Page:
3 supporting parkrun
Connecting parkrunners everywhere

For information on the mobile communications company, please visit three.co.uk


Duke of Edinburgh's Award supporting parkrun
The world’s leading achievement award for young people

For more information on The Duke of Edinburgh's Award please visit dofe.org


 

weekly newsletter 21 July 2016

welcome to the newsletter


In this week’s newsletter Intersport say thank you to parkrunners, our steps get social with Fitbit and Strava, Alzheimer’s Research UK introduce us to a super fundraiser, we launch the parkrun youth panel, exercising women are invited to take part in new research, and Gillian Craig from Larne parkrun tells us about a life-changing moment.

I was born as a twin, and at an early age was diagnosed with a condition called Cerebral Palsy. I had many challenges ahead of me, including crawling, balancing, and learning to walk. But with the support of my family, I eventually took my first steps in a local park at the age of two and a half.

I spent most of my early and teenage years being a spectator, looking on at my friends playing sport. I always wanted to take part but I knew that I would never get picked to be in the teams as I would be too slow. Deep down, my only wish was to be on the team.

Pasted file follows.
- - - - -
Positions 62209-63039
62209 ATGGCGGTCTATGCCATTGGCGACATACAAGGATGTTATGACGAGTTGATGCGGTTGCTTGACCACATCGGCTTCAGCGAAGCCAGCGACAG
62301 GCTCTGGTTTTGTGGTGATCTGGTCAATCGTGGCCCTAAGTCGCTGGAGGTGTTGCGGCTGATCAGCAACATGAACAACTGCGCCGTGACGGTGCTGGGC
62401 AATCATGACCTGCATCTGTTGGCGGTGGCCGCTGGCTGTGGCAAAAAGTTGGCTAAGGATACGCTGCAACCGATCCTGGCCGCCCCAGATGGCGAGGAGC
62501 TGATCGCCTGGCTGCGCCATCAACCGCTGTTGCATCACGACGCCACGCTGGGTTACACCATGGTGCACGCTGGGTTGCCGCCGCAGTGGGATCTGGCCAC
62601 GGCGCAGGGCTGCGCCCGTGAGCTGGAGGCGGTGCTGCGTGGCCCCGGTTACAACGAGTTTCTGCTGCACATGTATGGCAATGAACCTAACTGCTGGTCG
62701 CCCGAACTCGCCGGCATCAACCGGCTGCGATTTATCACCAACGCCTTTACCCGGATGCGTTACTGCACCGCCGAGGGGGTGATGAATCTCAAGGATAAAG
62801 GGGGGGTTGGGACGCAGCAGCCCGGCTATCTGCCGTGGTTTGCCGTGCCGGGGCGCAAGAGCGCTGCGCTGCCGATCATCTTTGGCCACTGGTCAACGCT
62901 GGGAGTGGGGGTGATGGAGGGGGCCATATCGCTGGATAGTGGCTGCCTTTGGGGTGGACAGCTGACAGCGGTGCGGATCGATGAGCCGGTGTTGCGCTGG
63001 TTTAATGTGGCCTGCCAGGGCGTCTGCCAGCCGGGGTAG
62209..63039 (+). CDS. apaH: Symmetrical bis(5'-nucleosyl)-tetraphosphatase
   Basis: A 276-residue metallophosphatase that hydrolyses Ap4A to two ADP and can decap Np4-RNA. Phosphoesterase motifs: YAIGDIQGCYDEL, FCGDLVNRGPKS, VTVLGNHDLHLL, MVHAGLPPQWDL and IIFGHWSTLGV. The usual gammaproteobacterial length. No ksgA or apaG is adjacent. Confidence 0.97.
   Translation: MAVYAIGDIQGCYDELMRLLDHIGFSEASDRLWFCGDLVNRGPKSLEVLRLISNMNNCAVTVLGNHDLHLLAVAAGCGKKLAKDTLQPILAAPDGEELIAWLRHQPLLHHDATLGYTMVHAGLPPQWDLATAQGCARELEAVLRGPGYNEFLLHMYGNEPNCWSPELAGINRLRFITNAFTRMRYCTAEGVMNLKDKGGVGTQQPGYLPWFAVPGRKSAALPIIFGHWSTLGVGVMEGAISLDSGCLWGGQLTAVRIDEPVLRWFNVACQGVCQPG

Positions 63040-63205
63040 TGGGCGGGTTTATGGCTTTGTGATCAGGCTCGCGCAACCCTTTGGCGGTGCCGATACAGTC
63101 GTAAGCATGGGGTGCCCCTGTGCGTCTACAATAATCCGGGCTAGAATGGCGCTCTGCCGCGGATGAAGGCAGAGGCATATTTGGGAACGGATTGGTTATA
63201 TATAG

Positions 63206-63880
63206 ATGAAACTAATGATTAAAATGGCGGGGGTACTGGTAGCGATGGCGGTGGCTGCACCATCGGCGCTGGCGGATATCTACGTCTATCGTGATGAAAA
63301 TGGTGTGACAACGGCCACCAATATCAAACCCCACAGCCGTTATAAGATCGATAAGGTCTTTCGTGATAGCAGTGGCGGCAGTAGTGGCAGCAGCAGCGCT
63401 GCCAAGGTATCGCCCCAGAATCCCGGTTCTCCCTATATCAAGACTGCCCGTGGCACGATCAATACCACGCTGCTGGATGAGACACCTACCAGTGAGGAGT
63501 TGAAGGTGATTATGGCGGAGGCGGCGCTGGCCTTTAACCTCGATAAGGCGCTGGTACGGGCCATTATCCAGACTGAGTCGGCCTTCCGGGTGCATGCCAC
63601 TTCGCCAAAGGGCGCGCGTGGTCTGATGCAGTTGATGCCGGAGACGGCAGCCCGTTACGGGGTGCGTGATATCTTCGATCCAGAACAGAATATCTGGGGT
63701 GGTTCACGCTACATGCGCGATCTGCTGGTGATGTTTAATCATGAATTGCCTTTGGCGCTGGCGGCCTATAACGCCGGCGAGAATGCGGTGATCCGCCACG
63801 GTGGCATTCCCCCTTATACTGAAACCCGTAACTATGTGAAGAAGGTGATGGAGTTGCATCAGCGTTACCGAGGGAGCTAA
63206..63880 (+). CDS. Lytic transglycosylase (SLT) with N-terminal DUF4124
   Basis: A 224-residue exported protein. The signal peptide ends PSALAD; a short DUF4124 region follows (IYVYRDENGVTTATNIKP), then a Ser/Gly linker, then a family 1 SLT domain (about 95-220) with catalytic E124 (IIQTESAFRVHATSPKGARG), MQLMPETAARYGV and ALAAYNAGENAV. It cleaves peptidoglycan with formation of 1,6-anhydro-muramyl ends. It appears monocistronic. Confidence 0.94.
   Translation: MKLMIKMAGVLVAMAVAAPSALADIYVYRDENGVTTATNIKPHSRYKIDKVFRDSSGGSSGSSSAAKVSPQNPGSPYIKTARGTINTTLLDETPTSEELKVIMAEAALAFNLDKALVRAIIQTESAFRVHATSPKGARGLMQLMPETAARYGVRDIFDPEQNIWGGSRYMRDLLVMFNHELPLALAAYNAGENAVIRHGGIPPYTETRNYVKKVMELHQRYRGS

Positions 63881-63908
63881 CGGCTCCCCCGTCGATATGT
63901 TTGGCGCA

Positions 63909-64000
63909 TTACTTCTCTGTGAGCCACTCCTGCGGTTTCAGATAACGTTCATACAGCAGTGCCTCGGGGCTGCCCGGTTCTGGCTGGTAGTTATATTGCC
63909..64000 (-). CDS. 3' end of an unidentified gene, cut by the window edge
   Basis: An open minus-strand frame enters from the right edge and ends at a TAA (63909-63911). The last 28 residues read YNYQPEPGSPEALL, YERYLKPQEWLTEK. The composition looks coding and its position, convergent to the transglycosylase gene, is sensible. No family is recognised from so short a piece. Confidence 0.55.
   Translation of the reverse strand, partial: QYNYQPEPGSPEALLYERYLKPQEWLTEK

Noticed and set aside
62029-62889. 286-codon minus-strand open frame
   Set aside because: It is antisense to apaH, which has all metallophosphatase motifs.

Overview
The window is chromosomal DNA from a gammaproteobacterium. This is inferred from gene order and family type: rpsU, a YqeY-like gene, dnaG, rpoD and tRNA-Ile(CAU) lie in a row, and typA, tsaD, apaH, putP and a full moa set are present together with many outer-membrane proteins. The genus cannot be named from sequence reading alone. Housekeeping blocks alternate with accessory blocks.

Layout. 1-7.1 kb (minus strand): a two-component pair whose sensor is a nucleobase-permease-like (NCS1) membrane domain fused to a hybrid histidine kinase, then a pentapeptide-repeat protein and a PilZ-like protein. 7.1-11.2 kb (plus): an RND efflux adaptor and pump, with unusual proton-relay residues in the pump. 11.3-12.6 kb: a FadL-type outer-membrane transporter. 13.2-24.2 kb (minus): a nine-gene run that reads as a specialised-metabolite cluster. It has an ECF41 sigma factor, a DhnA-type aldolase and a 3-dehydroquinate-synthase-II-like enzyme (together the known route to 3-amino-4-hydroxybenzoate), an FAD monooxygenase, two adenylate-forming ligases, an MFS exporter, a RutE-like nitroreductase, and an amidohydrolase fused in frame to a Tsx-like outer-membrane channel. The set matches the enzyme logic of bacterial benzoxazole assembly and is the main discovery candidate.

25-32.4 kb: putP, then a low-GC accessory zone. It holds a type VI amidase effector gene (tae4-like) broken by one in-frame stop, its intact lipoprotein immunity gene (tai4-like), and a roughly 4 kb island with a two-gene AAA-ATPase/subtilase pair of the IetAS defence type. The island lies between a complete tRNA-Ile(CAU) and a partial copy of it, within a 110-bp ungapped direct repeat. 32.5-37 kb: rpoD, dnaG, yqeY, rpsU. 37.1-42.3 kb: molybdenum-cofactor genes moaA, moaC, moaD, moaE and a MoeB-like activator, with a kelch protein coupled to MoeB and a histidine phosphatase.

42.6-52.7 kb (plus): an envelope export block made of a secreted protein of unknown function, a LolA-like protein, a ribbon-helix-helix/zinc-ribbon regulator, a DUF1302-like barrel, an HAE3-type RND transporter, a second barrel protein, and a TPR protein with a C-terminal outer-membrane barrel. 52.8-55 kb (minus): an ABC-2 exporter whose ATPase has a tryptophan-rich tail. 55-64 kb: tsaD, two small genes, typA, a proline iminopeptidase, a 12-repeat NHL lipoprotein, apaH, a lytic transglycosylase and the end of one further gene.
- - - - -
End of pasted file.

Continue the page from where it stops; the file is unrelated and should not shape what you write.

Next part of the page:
Then in August 2015, one very exciting and life changing thing happened.

My brother and his wife are into running marathons and half marathons, and when my niece and nephew visit from Scotland they always want to do our local parkrun in Larne, Northern Ireland. One Saturday morning they all went down to take part, and I went along to watch because I didn’t think I could do it. While standing there, I asked myself ‘Why am I watching this?’ I wanted to give it a go!

So I signed up, printed my barcode, and with great support from everyone on the course I completed my first parkrun soon after. When I reached the finish funnel everyone was standing and cheering me in – I felt like the Queen! I was so happy that I had found a sport that I enjoy and could take part in. Now all my family do parkrun every Saturday morning, and it’s great that we can enjoy it together.

parkrun has given me a whole new outlook on life. It has given me inspiration and enthusiasm, power and determination to succeed, and most of all it has given me respect. At parkrun I am treated as an equal and as part of the community, regardless of my ability. This isn’t always the case in the outside world. Through parkrun I have made many friends and look forward to every Saturday morning.

Because of parkrun, and in particular the volunteers at Larne parkrun, I don’t just watch sport from the sidelines anymore. I take part. And I don’t just cheer. I get cheered on. From my family and from the bottom of my heart, I can’t thank the parkrun community enough for your support and encouragement.

Happy running,

Gillian Craig
A1856492